In the saddle: A car wreck
Aspen, CO Colorado
CARBONDALE ” With no snow on the hills or in the forecast, I busted out my mountain bike one last time (I hope) to join my friend Mooney on the trails of Prince Creek in Carbondale.
It was my first ride there, and I enjoyed the slow, meandering climb through some overgrown Hobbit habitat to a high mesa overlooking the Crystal River Valley.
We followed a meandering shelf to where the trail dropped into a steep gulch. And I had a blast zooming around dirt curves banked like a bobsled track and punctuated with small jumps and whoop-de-doops. A great ride.
But it was when we stopped to catch our breath that Mooney warned me about the next obstacle: The dreaded Monte Carlo, a derelict car-turned-terrain-park feature.
Someone took old pallets to build rough ramps over the vehicle, and it’s apparently the “red badge of macho” to say you’ve ridden it.
I felt up to the challenge.
On the downhill, you approach the car from the back. Mooney rode around it, opting to try the move starting from the hood, but I rode right up the back until my front sprocket bottomed-out on the rear window.
I put my feet down to catch myself, then set up to ride down the front of the car, over the hood to the ground.
The crunching metal set off some kind of childhood BMX-riding adrenaline in me, and for the next 20 minutes, we beat the car into the ground.
But Mooney wasn’t riding it clean, and he was getting frustrated.
“I’m not leaving until I get this,” he said. And he had no interest in my little allegory about the fine balance between pushing the envelope and staying safe.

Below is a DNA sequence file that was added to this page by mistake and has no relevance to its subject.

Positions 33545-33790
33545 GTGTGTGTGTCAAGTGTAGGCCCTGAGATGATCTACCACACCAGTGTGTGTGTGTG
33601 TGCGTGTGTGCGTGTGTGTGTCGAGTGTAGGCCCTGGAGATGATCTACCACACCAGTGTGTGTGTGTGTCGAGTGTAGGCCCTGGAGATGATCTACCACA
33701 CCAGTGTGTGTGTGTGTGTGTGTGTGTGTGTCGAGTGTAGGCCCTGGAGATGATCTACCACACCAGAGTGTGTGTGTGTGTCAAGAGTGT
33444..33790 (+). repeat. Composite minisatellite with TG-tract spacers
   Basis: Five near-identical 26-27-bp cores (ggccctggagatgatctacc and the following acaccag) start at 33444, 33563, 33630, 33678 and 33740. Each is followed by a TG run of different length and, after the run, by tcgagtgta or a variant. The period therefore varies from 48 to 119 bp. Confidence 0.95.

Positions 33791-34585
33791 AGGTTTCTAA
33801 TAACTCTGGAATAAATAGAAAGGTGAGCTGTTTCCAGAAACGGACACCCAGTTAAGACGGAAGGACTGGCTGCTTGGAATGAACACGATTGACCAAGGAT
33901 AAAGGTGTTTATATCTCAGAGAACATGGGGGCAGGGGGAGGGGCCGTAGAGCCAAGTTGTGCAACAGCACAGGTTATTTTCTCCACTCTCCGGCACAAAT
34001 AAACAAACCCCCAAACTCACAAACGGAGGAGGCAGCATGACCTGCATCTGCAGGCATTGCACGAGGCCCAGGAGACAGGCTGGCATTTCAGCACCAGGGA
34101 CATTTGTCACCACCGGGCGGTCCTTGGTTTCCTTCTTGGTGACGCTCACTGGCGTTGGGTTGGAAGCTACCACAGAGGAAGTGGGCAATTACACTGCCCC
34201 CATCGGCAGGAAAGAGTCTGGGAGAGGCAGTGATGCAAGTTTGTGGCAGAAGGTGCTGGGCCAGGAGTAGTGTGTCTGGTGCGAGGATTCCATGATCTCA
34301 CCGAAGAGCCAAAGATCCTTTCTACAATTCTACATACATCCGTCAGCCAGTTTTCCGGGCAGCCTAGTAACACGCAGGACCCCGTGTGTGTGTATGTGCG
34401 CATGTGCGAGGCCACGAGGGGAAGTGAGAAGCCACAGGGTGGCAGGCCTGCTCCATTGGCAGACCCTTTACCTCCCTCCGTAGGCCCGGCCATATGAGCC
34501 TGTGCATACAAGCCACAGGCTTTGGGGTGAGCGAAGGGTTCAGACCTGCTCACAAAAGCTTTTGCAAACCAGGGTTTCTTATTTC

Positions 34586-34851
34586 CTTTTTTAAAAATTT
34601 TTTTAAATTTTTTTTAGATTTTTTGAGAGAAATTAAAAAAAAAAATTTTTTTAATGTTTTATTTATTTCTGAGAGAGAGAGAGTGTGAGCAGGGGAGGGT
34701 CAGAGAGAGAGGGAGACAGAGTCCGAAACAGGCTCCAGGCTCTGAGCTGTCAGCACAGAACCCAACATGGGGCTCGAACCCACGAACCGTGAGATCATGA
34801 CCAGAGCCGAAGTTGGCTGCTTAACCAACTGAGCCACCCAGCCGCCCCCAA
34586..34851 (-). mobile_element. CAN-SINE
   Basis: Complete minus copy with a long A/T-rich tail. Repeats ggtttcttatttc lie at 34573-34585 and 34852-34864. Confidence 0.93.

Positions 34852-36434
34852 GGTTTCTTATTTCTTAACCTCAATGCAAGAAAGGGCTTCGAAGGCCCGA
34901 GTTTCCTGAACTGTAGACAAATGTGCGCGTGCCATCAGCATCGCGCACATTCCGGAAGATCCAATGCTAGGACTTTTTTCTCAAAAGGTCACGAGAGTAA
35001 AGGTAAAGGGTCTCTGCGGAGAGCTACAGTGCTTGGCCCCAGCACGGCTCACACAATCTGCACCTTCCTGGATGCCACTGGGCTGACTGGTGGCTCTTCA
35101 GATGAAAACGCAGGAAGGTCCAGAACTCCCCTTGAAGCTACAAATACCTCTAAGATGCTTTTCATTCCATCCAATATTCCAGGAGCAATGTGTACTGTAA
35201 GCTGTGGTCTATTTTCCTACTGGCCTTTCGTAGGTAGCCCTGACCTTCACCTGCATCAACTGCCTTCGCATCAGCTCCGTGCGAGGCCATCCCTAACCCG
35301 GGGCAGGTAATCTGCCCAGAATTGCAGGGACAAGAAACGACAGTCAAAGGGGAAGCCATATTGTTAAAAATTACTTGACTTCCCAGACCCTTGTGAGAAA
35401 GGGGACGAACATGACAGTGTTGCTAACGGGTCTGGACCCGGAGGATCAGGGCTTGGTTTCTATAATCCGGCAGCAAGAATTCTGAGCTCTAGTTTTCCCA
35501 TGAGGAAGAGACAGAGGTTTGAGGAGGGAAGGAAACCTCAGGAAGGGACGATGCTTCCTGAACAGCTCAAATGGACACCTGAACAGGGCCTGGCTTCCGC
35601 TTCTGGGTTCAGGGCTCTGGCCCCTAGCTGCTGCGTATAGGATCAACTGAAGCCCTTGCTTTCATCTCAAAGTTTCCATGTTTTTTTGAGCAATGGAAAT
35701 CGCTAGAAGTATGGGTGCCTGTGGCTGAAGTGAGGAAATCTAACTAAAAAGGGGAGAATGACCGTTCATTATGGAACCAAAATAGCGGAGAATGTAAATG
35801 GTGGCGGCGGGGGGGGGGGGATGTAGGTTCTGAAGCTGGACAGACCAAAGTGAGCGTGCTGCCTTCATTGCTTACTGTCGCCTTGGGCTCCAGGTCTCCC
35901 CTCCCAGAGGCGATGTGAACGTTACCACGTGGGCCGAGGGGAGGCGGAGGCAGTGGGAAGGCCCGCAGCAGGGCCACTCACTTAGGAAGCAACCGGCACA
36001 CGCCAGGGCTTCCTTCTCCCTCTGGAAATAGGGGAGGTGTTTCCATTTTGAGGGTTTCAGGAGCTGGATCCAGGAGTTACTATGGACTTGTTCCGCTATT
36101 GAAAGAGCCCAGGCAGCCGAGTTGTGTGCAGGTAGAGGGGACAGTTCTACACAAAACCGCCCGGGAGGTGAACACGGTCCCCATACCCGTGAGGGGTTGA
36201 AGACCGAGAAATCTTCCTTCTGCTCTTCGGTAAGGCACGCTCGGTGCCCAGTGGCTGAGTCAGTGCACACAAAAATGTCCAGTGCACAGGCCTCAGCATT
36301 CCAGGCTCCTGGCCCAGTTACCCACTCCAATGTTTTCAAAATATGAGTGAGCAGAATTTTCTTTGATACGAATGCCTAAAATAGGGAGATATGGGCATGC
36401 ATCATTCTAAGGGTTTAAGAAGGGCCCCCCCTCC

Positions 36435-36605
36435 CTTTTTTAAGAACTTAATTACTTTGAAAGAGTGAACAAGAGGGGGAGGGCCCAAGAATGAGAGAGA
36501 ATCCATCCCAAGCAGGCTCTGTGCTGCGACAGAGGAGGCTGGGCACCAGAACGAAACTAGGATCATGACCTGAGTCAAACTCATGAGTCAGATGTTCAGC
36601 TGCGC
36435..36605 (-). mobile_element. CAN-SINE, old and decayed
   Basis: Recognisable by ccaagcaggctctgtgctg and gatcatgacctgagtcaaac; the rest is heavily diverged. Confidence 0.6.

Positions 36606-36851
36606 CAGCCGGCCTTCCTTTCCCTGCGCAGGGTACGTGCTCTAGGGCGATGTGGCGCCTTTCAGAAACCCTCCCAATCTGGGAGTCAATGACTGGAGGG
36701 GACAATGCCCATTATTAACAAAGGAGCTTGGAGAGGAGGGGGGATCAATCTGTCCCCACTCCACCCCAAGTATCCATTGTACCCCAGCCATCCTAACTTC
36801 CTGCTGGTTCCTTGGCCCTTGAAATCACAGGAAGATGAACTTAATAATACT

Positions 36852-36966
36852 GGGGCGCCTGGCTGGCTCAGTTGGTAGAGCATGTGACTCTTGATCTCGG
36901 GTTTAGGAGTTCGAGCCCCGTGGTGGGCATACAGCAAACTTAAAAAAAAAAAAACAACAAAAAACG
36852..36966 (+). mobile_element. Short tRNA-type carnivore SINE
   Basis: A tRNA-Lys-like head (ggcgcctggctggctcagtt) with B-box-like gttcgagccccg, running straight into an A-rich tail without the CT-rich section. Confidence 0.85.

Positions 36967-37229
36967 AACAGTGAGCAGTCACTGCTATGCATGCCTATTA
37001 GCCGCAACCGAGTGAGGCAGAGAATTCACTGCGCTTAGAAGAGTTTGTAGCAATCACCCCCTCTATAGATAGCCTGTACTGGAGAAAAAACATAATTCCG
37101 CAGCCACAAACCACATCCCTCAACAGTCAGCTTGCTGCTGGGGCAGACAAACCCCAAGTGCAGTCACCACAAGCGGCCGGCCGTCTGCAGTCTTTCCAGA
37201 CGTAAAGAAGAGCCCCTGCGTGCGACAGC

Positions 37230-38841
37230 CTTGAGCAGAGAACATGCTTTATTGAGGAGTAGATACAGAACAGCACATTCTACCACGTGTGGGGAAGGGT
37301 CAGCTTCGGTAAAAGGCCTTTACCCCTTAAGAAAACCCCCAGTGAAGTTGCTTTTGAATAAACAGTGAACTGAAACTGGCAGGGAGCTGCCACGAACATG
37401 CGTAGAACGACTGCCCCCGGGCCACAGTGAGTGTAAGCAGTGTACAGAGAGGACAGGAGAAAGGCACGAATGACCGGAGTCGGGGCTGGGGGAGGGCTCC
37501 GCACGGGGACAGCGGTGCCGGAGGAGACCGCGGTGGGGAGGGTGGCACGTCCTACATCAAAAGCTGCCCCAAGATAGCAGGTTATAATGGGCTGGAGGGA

He rode up the hood, hit the roof, and, when he started to keel over, made a flying leap from the top of the car, landing in the scrub oak.
His left ankle swelled immediately, and, by the time we rolled into the parking lot at the bottom, it looked like a grapefruit.
My first aid was limited to a half-hearted “You OK, dude,” and we were lucky enough to run into two local doctors who gave us a quick diagnosis.
“It’s probably not broken, but it’s a bad sprain,” the doc said.
Mooney’s healing well, but the incident reminded me to take it easy ” even walk on eggshells ” until I get those first days on the slopes.
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User Legend: Moderator Trusted User
The blizzards of January and February seem like distant dreams to Colorado water managers. What started as a promising year for water supply — with above-average snowpack as of April 1 — ended Sept. 30 with the entire state in some level of drought.